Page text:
Recent decisions by AMP’s board and the subsequent pressure from shareholders, investors and the community highlight the inter-connectivity of reputation, values, relevance and leadership. A company’s reputation and values in words and actions work together to underpin a trusted, relevant brand at a point in time and over time.

Understanding each of these and how they interact is critical for business and personal success.


Warren Buffet noted back in 2014 that ‘We can afford to lose money – even a lot of money. But we can’t afford to lose reputation – even a shred of reputation.’

It’s been a tough several years for the banking and financial sector. While the large banks have copped most of the criticism, the superfund and financial advice segments have not come out unscathed.

While trust and transparency are mostly logically lined to high standards of corporate governance, robust operation controls and strengthened regulatory compliance, how companies position themselves now and into the future needs to reflect transparency, purpose, trust, responsible stewardship and engagement if they want to be at the forefront of their market.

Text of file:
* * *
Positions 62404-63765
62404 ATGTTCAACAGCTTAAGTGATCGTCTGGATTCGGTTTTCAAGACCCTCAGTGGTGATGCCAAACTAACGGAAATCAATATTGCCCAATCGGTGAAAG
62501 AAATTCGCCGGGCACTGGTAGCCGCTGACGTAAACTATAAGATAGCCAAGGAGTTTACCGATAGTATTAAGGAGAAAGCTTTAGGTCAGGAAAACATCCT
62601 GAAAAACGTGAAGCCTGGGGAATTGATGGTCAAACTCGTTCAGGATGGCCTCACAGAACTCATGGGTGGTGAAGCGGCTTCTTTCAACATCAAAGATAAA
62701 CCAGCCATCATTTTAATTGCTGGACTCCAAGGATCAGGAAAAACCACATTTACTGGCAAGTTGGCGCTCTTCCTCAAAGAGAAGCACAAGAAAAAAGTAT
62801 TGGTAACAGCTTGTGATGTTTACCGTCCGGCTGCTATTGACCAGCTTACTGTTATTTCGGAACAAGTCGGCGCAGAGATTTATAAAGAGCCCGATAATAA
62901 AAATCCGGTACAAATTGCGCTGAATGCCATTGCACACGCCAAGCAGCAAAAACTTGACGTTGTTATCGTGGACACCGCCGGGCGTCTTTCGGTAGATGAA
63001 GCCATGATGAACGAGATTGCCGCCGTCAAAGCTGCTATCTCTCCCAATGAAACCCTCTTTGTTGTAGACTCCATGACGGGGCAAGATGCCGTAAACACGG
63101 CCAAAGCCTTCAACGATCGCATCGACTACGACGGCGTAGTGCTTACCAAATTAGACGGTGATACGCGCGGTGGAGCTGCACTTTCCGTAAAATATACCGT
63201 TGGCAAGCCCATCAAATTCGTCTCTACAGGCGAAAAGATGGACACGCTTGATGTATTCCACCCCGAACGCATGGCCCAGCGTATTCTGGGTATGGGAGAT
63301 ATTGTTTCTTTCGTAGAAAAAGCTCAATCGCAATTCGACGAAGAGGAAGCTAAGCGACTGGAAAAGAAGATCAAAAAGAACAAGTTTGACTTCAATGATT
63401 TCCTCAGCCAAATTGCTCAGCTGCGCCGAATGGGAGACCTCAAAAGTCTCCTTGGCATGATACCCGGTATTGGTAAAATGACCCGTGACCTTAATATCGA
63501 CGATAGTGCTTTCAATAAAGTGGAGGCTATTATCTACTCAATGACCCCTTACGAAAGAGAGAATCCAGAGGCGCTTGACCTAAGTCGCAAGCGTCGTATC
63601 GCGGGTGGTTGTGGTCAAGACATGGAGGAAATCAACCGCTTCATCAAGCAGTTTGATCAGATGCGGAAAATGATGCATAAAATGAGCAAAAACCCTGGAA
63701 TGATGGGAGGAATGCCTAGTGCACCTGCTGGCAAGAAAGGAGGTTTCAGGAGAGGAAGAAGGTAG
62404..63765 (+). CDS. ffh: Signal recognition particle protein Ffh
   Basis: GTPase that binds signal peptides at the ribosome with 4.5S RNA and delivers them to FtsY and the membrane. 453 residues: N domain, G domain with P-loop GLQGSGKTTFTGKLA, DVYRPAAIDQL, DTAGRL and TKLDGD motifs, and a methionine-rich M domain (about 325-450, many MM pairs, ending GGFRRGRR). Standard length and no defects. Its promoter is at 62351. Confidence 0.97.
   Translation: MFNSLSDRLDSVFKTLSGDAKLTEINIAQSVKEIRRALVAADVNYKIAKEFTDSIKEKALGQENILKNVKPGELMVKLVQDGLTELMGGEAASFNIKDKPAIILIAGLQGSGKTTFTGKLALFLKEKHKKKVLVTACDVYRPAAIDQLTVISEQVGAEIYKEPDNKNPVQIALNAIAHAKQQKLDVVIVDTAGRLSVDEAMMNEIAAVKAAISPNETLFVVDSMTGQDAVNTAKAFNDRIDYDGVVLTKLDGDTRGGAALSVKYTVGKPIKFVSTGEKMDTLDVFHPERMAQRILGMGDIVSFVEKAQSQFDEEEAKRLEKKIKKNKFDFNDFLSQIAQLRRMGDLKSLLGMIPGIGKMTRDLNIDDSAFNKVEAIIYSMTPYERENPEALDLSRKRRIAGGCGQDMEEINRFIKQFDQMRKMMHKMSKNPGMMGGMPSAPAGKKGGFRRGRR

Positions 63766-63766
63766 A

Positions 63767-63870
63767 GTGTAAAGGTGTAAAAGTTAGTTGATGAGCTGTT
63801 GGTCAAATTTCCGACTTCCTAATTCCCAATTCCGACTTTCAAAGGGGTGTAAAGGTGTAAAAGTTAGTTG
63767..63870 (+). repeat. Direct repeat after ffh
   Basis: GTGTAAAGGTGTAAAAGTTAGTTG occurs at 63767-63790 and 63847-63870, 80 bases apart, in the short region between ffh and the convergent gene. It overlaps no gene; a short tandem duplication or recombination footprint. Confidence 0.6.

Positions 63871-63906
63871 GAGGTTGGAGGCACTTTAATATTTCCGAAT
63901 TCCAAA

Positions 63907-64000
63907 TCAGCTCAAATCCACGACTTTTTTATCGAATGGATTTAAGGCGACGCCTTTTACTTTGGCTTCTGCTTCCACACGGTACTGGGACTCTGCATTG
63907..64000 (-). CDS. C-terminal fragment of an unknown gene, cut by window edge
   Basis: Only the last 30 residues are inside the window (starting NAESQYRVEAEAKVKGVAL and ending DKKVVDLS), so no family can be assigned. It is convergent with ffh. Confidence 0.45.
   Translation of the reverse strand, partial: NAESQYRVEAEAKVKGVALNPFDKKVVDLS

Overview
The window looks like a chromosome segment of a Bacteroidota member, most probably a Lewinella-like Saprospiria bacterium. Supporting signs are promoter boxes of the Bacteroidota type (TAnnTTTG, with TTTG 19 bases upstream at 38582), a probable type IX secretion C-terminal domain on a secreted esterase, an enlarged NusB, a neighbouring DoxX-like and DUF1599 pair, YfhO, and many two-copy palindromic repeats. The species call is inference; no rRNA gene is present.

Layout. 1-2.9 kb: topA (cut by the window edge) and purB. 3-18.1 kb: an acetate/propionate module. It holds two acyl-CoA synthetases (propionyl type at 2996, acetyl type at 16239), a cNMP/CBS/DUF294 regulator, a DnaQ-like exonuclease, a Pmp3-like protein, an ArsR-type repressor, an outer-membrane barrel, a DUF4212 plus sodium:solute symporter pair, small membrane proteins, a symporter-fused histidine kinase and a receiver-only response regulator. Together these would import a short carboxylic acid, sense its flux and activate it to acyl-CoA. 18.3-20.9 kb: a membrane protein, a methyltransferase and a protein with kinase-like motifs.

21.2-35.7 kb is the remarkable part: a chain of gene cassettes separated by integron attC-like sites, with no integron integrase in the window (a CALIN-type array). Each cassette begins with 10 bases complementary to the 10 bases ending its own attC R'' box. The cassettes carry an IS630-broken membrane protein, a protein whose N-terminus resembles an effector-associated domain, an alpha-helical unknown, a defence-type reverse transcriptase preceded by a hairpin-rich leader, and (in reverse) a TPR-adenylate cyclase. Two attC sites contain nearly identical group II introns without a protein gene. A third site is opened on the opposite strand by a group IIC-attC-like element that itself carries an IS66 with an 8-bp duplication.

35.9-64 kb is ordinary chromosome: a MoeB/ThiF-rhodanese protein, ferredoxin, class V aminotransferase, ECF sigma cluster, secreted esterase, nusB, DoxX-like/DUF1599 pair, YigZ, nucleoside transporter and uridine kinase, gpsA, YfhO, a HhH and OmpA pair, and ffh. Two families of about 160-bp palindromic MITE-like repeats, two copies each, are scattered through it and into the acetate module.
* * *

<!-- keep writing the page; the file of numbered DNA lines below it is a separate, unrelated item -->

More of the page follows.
It also means that at a personal level everyone needs to be clear about what their values, purpose and ethics are, and if the organization they are working for aligns with those or not, and if it’s the latter what action they will take to change it.

Much of what came out of the Hayne Commission was known by executives and boards for a long time, and if it wasn’t it should have been. So why were unethical, illegal practices allowed to continue for so long?